I must stress this is not the healthiest diet, although I do think it is healthier than the "conventional" bodybuilding diet of chicken breasts, white rice and whey protein shakes. I only follow this diet for the 10 weeks precontest before reverting back to something more sustainable.

My main protein source pre contest is tempeh, mostly just the plain flavoured version, some tofu, nut meat and also seitan on occasions.
For my fats, I usually rely on a variety of oils, bearing in mind I try to keep my carbohydrates low.

Off season I like to eat a variety of foods such as breads, pastas, fruits, vegetables, legumes, nutritional yeast, marinated tempeh, more fatty wholefoods, like olives, avocado etc, veggie burgers and also some dark chocolate on occasions. I like to eat and a vegan diet can be so tasty and nutritious.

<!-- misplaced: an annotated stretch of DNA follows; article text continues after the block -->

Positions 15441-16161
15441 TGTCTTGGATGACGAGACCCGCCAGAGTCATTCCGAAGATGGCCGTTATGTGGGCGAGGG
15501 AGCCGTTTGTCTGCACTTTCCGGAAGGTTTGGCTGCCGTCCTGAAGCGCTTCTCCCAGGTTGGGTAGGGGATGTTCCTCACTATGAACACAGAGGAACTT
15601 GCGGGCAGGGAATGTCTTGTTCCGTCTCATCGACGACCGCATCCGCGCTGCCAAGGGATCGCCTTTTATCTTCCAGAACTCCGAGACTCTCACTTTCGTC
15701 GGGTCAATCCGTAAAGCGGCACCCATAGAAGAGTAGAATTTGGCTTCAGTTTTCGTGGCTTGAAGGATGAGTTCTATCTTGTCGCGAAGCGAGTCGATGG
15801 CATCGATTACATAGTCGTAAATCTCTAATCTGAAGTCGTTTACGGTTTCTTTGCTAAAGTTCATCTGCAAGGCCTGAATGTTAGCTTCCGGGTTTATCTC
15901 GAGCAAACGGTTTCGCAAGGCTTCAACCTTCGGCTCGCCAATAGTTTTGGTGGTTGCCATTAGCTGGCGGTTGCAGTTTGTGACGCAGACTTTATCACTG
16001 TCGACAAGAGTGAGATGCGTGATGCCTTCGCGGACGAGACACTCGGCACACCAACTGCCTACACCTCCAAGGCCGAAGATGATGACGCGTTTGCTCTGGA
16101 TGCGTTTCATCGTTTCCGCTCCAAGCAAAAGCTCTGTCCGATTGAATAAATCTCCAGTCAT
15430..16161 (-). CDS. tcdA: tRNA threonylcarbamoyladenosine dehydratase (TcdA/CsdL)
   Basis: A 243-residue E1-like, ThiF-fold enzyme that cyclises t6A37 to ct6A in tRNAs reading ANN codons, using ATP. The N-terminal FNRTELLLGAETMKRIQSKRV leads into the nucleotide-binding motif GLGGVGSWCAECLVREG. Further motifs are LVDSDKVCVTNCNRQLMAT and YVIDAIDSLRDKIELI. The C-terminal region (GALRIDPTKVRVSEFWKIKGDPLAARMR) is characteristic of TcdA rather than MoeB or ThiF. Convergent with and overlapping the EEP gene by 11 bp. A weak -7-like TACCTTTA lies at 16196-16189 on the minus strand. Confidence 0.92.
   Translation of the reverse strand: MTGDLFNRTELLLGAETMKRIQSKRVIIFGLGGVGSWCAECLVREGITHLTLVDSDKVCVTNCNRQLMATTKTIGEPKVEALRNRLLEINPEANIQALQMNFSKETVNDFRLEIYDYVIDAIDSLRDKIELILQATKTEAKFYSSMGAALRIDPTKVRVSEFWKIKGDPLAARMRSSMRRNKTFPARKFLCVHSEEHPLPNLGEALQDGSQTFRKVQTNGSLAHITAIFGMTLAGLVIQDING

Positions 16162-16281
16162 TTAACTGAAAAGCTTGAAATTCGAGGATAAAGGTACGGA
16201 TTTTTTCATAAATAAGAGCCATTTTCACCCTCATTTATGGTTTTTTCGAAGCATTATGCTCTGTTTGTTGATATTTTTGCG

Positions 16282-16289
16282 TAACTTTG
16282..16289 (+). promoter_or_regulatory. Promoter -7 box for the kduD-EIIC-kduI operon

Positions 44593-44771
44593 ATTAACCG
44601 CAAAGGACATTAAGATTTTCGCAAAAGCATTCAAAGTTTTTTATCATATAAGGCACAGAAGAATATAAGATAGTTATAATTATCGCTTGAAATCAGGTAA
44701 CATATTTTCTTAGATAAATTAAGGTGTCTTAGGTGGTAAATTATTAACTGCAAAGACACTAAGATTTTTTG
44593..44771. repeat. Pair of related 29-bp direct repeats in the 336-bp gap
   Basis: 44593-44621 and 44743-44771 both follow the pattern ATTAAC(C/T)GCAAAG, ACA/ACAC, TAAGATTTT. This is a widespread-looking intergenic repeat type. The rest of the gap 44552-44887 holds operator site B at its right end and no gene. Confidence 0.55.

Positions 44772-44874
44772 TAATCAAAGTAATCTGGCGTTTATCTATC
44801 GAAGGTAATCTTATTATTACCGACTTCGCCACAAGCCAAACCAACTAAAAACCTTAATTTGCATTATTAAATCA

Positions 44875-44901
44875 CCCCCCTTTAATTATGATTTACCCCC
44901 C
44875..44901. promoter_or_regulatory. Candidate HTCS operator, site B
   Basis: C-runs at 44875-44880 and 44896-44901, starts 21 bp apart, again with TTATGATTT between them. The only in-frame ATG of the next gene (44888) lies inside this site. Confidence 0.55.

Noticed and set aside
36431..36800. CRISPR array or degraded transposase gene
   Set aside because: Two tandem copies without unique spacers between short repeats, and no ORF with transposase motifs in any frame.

How would you descibe your training program?

I always try and train for strength, not necessarily for muscle shape. I have two different routines I do, which I alternate, spending about 6 weeks on each. The first one is a hybrid of a 5x5 and some of the Westside training principles.

I train 3-4 days per week and split m bodyparts over three days, so the split sometimes starts again in the same week.

An example of my chest workout would be:

Incline dumbell press 5x5, going as heavy as I can for 5 sets with the same weight

Bench press 6x3, moderate weight but with an explosive concentric movement

Dumbell flyes 3x8, mostly just for a stretch after the heavier stuff.
The rest of my bodyparts are trained the same way and occasionally I might try for a maximum single or double lift, as I feel strong training like this.